Pictured above is a solar charging station under development by Toyota. The company has plans to open the first of 21 in the Spring of 2010, signaling a move by Toyota to become a vertically integrated company. First, make the plug-in car. Then, build the charging station that it plugs in to. It’s comparable to the same company both digging up the oil, and building the car that runs on the oil. But better.

In many ways this is an understandable move. Toyota has held a leadership position in the hybrid market, and, as such, the company has long resisted any mention of a future move to plug-in vehicles. Why cut sales short, with all the expense that that entails: retooling assembly lines and so on – when yours is the market leader?

The silence went on so long that dealers were actually accepting (unasked for) deposits from customers who were determined to force Toyota to make the Prius a plug-in.

As a result, many companies have offered aftermarket plug-in conversions for the Prius. But now that Toyota has in fact quietly perfected its plug-in version of the popular Prius, even Toyota is finally openly talking up plug-ins and now setting its sights even higher.

To begin with, 21 solar charging stations will be built by the city government in Toyota City, Japan, a small prefecture East of Nagoya that originally made silk, now named for the auto company. Next April they will begin operation, powering Toyota Prius plug-in hybrids.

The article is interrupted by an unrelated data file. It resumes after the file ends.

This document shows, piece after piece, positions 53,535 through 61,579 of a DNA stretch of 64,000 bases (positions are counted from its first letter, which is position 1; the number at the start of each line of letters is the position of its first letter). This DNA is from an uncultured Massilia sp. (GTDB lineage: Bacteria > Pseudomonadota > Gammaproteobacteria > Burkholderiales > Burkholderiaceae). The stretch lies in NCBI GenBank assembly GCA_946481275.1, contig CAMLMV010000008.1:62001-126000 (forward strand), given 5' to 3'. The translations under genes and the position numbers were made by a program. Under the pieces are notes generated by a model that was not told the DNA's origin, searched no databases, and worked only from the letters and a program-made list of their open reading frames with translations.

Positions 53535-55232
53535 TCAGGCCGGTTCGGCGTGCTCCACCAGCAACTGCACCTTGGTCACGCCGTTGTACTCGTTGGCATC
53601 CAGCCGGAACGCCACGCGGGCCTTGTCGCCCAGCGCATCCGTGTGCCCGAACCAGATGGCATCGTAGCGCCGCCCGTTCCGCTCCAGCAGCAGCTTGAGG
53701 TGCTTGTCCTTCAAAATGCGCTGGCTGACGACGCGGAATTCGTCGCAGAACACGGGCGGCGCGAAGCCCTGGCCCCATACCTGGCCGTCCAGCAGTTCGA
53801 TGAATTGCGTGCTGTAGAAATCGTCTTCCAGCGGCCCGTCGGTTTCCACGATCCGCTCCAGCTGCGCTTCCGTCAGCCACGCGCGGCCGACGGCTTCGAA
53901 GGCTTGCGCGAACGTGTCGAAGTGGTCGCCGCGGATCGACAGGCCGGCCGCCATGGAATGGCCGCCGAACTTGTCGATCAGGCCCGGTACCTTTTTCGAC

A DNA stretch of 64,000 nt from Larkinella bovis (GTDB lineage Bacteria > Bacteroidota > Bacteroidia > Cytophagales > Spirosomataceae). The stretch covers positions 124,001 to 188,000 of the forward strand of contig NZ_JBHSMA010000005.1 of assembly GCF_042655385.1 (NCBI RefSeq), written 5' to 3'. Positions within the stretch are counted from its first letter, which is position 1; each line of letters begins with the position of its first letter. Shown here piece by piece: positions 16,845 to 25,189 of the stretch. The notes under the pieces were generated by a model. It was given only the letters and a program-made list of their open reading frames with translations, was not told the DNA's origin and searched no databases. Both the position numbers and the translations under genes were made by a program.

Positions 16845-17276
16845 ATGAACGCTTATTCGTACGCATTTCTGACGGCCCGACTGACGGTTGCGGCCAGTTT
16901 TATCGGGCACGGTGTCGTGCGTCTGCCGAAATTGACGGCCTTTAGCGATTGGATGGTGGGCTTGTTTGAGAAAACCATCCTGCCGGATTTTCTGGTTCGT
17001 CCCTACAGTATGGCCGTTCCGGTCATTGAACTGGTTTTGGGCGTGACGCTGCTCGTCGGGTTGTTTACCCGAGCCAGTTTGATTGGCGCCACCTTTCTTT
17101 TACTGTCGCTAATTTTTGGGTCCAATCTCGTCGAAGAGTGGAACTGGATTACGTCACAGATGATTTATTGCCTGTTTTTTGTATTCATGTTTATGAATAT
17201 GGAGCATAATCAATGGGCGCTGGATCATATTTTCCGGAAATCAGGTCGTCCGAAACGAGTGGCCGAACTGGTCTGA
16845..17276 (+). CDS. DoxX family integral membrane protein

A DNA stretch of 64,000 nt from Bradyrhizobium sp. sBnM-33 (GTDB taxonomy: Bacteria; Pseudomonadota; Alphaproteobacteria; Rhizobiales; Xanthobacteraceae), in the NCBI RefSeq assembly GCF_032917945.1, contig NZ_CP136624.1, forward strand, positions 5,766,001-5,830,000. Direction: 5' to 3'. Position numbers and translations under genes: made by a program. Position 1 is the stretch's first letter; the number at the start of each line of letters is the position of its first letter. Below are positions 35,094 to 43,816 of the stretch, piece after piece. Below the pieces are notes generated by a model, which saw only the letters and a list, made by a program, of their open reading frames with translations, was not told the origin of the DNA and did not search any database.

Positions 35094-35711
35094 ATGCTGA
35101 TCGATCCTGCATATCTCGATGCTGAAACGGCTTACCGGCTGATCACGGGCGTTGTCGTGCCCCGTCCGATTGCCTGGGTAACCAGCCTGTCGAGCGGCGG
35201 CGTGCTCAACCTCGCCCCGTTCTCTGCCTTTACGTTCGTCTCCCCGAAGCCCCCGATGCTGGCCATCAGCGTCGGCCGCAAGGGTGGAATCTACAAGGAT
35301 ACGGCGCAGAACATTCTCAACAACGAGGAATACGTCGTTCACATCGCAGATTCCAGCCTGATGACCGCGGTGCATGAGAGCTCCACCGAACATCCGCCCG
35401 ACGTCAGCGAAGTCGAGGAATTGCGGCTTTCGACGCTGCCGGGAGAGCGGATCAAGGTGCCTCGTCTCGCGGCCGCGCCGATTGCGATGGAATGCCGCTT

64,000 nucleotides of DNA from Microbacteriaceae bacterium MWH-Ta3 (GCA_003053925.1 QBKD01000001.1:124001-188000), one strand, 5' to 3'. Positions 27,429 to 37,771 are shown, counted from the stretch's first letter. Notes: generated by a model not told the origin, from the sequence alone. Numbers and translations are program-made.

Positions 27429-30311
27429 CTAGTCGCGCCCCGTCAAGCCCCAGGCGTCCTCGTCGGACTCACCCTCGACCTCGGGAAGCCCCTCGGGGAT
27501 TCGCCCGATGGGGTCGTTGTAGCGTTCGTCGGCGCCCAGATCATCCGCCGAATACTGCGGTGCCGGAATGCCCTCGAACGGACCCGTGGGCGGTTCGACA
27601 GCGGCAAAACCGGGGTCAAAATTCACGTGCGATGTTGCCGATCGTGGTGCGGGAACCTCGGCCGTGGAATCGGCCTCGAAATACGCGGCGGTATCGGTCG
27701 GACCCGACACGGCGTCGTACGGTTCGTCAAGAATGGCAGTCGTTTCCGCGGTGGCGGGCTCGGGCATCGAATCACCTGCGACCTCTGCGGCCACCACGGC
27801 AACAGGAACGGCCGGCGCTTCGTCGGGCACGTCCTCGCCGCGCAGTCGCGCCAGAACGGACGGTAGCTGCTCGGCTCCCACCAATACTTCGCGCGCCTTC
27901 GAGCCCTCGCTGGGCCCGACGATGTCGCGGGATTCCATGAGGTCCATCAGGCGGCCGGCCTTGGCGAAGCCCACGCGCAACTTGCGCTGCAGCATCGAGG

The 1.9KW solar system roof will power the Priuses underneath them when they are parked there to recharge. When there is no Prius under the panels, it will send the excess electricity to a 8.4KWh storage battery on-site, until the next Prius draws up.

If no Prius parks under it and the battery fills up, it would then send any remaining electrons to the grid, and get payments from the local utility, for the electricity produced. Maximum output using solar grid power is 202VAC/3.2kW. Self-sustained operation using solar power from the battery pack has a maximum output of 101VAC/1.5 kVA.

TIC envisions that the station would also be able to provide power to electrical equipment in a disaster. The 200V/16A/3.2kW output charging system has the communication capability to support electronic billing of the amount of power used by allowing user authentication using IC card technology. It also enables the collection of data such as usage conditions of the charging service.

I wonder if they plan to ultimately sell single units of these to private homeowners as solar garages? Once the station is paid for, that sun makes free fuel forever. That is real independence.

Source: Green Car Congress